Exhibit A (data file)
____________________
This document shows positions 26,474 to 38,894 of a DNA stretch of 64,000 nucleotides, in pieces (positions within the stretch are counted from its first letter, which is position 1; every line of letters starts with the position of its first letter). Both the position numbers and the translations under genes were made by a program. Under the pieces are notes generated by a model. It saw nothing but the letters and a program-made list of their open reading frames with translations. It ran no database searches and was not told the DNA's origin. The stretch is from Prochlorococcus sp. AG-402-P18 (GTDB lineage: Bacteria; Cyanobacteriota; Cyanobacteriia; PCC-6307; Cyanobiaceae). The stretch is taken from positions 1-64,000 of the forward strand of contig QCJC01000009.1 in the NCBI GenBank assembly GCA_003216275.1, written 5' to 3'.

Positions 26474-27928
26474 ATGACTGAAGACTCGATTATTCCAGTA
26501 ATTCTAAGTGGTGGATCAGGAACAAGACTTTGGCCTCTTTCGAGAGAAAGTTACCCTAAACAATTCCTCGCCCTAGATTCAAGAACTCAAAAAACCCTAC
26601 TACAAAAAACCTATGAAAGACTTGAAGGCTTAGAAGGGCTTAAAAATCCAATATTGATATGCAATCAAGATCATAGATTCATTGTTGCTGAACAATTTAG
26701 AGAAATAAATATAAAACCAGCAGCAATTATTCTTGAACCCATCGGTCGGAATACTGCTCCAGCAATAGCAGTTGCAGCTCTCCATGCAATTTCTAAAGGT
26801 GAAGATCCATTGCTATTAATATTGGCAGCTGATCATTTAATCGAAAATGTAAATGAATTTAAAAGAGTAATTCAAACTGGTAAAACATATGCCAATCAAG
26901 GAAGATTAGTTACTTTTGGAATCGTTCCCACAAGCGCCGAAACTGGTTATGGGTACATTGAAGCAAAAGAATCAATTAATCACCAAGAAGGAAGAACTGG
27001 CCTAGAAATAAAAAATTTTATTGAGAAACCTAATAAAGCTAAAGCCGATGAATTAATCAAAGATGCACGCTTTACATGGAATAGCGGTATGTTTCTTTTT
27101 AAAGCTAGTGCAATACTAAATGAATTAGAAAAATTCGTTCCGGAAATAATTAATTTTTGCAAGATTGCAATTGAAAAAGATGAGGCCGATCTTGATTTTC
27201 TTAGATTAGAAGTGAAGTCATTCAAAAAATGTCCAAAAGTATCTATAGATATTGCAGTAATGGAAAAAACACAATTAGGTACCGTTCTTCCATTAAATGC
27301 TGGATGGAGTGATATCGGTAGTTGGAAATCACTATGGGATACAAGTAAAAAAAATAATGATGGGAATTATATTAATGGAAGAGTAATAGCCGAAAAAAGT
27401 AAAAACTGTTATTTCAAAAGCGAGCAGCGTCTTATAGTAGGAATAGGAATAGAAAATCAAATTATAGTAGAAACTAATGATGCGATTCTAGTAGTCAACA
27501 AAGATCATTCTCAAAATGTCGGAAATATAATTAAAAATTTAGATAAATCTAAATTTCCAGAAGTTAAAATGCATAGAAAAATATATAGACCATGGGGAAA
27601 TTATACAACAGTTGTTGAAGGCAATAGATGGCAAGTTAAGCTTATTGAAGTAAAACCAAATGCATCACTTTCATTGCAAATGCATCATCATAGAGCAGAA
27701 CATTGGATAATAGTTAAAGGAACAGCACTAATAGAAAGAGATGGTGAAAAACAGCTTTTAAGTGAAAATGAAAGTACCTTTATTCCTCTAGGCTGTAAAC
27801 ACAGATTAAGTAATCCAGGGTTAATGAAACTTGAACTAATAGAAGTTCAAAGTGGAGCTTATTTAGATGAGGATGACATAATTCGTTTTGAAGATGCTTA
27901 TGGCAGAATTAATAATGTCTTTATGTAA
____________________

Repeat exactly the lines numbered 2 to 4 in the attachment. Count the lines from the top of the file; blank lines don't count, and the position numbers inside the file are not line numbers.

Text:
Positions 26474-27928
26474 ATGACTGAAGACTCGATTATTCCAGTA
26501 ATTCTAAGTGGTGGATCAGGAACAAGACTTTGGCCTCTTTCGAGAGAAAGTTACCCTAAACAATTCCTCGCCCTAGATTCAAGAACTCAAAAAACCCTAC